Growing interest in Bahrain banking sector
Efforts to make Bahrain and its economy more business friendly has attracted growing interest from the Gulf and beyond, Rasheed Al-Maraj, the Governor of the Central Bank of Bahrain (CBB), told CNBC Europe’s “Closing Bell” programme in an interview from the World Economic Forum (WEF) Annual Meeting in Davos, Switzerland.
“We try to make our economy and our country more business friendly by putting in the right legal and regulatory (measures) to ensure that there is an environment conducive for doing business. Over the years, we have seen growing interest not only from the region itself but also from outside looking into Bahrain, because we have been doing this for the last four decades.”
Rasheed Al-Maraj noted that there has been growing interest in insurance and Islamic Finance in particular. The Kingdom is a pioneer in Islamic Finance having been the first in the Middle East to nurture its concepts. Bahrain now has by far the largest number of Islamic banking entities in the world and more than 30 countries have sought the country’s support to develop their own Shari’a compliant banking.
Asked if the example of Dubai had cast some caution around the whole question of sukuk, Rasheed Al-Maraj replied: “Each individual product and borrower will have its own characteristics. Bahrain borrowed last year in terms of sukuk and we did not face any problems. I am sure that people, when they re-examine some of the problems that happened through the defaulted sukuk, will understand better what sukuk stands for.”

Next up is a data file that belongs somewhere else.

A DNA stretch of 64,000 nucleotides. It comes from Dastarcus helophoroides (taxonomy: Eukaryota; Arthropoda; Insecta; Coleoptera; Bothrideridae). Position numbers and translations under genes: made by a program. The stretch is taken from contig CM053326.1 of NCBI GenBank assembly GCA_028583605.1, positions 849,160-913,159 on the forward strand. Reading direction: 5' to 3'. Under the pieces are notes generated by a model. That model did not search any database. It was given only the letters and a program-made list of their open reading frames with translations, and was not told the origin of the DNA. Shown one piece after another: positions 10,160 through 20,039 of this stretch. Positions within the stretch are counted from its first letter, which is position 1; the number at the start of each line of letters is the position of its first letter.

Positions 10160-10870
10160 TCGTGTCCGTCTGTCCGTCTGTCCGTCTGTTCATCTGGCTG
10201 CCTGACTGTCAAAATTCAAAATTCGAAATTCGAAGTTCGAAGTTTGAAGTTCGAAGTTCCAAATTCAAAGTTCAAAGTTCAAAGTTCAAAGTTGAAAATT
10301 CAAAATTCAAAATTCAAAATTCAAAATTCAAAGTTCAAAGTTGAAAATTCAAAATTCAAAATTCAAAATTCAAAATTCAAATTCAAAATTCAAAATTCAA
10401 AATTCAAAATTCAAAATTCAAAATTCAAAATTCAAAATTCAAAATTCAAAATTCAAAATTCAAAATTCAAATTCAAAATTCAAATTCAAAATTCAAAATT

The Central Bank of Bahrain (CBB) consults with practitioners in Islamic Finance to ensure the regulations make practical sense before applying them firmly with no exceptions. To raise professional standards, Bahrain continues to devise and run numerous courses and training programs to develop the skills of Islamic banking.
The interview explored the healthy investment community in Bahrain – and a relatively healthy banking industry throughout the Middle East – against the backdrop of the issues facing the western world.
“I think the financial institutions in the region have weathered the storm in a very effective way. The focus of these institutions over the last few years has been in the region as a result of a growing economy and arising investment opportunities. This, to a large extent, has protected most of the financial institutions from getting exposed to toxic assets and problematic debts.”
Rasheed Al-Maraj is part of a Bahrain delegation at Davos led by His Royal Highness Prince Salman Bin Hamad Al Khalifa, the Crown Prince of Bahrain and Chairman of the Kingdom’s Economic Development Board (EDB). Themed “Improve the State of the World: Rethink, Redesign, Rebuild”, the summit is a gathering of the foremost leaders and seeks to encourage cooperation in an effort to shape the global agenda for 2010.